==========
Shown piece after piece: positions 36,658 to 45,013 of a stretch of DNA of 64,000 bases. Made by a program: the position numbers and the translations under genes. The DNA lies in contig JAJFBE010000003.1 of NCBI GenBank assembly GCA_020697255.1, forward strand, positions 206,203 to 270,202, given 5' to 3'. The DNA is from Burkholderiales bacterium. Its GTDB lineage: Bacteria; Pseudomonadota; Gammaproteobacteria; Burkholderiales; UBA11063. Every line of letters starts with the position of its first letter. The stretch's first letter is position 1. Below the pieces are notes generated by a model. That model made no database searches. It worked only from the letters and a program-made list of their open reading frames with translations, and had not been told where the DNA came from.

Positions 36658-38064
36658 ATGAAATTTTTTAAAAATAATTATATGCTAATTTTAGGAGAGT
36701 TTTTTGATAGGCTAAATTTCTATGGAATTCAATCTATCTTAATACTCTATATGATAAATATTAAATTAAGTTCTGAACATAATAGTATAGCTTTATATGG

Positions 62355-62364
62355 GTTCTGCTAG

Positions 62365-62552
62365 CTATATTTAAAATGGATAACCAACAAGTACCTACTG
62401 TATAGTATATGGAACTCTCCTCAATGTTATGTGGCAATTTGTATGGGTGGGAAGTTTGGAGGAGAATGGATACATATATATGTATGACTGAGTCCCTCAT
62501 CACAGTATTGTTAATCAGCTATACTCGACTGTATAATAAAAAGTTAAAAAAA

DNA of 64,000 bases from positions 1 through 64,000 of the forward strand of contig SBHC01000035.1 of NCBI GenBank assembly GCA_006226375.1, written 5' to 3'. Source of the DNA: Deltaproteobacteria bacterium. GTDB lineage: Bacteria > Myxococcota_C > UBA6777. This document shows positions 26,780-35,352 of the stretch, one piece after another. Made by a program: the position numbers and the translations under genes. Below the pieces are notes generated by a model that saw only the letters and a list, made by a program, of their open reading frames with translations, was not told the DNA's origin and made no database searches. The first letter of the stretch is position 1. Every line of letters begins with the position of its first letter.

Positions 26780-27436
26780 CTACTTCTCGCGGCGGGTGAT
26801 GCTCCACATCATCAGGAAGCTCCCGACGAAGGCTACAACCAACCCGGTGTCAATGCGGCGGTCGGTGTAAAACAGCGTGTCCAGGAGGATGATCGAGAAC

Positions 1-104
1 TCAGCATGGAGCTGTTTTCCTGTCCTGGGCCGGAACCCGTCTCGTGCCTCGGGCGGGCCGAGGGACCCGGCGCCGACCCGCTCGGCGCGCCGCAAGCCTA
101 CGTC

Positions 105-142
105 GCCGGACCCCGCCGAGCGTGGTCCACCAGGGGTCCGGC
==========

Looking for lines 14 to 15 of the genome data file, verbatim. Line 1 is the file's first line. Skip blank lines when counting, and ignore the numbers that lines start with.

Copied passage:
26801 GCTCCACATCATCAGGAAGCTCCCGACGAAGGCTACAACCAACCCGGTGTCAATGCGGCGGTCGGTGTAAAACAGCGTGTCCAGGAGGATGATCGAGAAC

Positions 1-104